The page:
Extreme pituitary hyperplasia of normal pregnancy presenting as a macroprolactinoma
Shamasunder Acharya1, Sam Philip1, Peter Danielian2, Shona Olson1, John Bevan1 & Prakash Abraham1
Case report: A 33-year-old pregnant Nigerian woman presented at 37 wks gestation with a 2-week history of frequent headaches and visual disturbance. She had persistent galactorrhoea following previous pregnancy in 1998, which settled after a short course of bromocriptine. On examination, she had classical bitemporal hemianopia. Her prolactin was raised at 19,220 mU/L (higher than expected in a normal pregnancy), random cortisol 553 nmol/L and thyroid function tests satisfactory. Macroprolactinoma was suspected and an urgent MRI scan showed a 1.5×2.4×1.8 cm pituitary macroadenoma with optic chiasm compression. In view of the visual disturbance, labour was induced with a successful outcome. Her headache and visual disturbance resolved promptly following delivery and visual fields were completely normal. She underwent a combined metoclopramide and short Synacthen test at 6 weeks and was commenced on cabergoline (0.5 mg, twice a week) pending the result. However, she had normal prolactin and cortisol dynamic responses (basal prolactin 4400 mU/L raising to 38,700 at 30 min; cortisol 256 nmol/L raising to 733 nmol/L at 30 min). A follow-up MRI showed a normal pituitary gland (maximum height 9 mm) and previous macroadenoma had completely disappeared. Cabergoline was discontinued after 8 weeks therapy (only 8 mg total). Her latest prolactin (6 months postnatal) is 570 mU/L she is well and considering a further pregnancy.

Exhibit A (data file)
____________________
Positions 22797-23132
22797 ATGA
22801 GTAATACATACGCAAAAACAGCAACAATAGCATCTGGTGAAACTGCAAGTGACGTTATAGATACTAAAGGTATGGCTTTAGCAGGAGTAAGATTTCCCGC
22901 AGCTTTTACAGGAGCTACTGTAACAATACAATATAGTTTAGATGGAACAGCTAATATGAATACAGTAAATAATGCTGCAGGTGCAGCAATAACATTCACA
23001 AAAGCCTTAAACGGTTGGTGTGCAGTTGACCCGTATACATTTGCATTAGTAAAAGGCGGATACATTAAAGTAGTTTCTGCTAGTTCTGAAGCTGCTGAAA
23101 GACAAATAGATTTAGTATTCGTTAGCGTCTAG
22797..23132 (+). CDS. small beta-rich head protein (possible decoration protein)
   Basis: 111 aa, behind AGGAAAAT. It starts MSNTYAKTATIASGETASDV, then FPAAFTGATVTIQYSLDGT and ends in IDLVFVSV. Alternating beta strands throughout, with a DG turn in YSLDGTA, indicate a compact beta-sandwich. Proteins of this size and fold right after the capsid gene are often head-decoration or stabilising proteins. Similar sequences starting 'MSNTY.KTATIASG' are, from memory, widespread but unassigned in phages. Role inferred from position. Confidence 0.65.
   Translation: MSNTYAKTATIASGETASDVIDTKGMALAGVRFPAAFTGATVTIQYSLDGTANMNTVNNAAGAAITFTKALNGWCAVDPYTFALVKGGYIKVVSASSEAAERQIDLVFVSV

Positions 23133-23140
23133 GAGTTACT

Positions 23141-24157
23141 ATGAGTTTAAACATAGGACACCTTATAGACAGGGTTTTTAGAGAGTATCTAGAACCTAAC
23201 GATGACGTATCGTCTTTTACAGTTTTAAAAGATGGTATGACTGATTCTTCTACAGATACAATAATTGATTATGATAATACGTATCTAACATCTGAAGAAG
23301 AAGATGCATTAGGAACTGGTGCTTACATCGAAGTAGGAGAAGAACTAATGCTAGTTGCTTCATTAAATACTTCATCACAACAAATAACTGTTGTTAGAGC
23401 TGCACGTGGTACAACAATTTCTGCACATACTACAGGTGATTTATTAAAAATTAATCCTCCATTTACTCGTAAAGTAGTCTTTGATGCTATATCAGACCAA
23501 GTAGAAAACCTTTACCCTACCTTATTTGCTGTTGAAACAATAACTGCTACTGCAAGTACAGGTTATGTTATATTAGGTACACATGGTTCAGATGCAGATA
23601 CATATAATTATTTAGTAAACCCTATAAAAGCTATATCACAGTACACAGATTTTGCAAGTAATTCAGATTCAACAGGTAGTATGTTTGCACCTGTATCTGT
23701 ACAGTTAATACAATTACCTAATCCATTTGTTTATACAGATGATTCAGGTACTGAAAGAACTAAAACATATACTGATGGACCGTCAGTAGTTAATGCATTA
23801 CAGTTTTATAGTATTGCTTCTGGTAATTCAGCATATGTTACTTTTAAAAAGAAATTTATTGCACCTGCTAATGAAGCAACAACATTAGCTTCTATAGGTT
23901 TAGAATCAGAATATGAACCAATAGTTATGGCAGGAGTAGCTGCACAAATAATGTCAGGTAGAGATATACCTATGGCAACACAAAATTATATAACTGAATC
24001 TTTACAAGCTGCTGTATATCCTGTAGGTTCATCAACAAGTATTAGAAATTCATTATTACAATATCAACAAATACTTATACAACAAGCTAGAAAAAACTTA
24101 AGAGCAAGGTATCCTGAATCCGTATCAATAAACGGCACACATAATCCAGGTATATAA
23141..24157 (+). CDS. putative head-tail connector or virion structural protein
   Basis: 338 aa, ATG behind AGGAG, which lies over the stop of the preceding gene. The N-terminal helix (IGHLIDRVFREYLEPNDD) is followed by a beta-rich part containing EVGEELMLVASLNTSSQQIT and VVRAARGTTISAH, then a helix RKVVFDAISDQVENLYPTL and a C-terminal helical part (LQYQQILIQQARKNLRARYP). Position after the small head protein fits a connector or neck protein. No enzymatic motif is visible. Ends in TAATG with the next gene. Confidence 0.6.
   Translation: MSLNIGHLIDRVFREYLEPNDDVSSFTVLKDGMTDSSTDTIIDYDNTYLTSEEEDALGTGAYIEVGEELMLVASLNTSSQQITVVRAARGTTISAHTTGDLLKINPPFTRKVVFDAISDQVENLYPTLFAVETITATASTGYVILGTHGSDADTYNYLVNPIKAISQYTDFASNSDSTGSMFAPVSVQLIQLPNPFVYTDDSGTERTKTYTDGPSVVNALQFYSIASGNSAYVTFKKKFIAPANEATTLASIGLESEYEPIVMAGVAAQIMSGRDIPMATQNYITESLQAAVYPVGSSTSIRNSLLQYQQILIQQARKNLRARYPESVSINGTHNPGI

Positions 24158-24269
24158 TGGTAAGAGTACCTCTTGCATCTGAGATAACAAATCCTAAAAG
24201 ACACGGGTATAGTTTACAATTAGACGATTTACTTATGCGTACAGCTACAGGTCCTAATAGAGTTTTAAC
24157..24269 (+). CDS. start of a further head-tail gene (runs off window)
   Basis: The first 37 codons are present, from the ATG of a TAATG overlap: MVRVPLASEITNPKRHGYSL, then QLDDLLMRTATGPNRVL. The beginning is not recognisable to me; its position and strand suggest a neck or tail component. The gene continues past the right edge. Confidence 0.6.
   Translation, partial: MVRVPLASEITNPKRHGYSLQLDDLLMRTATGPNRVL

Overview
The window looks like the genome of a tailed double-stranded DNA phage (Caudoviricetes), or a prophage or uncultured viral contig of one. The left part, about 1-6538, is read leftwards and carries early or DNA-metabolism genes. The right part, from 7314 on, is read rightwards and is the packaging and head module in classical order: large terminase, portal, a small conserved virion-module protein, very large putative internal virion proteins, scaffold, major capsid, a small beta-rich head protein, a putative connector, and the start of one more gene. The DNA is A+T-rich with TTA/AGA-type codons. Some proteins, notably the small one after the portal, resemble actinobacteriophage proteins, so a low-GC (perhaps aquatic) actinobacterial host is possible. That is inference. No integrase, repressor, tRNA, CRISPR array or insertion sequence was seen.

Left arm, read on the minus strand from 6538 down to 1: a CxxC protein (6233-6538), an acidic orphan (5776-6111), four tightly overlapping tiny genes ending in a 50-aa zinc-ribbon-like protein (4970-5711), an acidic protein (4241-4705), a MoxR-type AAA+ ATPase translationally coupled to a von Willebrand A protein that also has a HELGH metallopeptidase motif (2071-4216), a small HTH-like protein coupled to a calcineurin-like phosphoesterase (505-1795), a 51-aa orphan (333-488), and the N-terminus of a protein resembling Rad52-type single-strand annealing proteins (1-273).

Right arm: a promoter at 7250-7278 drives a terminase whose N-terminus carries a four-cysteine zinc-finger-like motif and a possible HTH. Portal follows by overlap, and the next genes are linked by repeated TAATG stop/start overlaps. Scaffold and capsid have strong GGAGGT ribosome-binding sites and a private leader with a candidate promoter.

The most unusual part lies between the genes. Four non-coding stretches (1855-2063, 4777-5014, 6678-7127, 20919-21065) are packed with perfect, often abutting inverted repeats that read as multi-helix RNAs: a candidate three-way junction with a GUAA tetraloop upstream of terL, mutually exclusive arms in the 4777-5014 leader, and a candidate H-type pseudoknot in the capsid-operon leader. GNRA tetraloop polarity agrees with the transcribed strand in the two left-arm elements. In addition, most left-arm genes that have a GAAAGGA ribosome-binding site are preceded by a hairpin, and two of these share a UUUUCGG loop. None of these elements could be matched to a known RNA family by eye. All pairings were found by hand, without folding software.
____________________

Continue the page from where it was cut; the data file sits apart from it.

Discussion: Previous imaging studies have shown approximate doubling of pituitary volume in normal pregnancy. Normal metoclopramide responses and rapid resolution of pituitary mass on postnatal MRI in this case, strongly suggests the possibility of extreme pituitary hyperplasia of normal pregnancy. Published case-reports are very rare and clinicians should be aware of this condition so that inappropriate therapy may be avoided.
Published case-reports are very rare and clinicians should be aware of this condition so that inappropriate therapy may be avoided.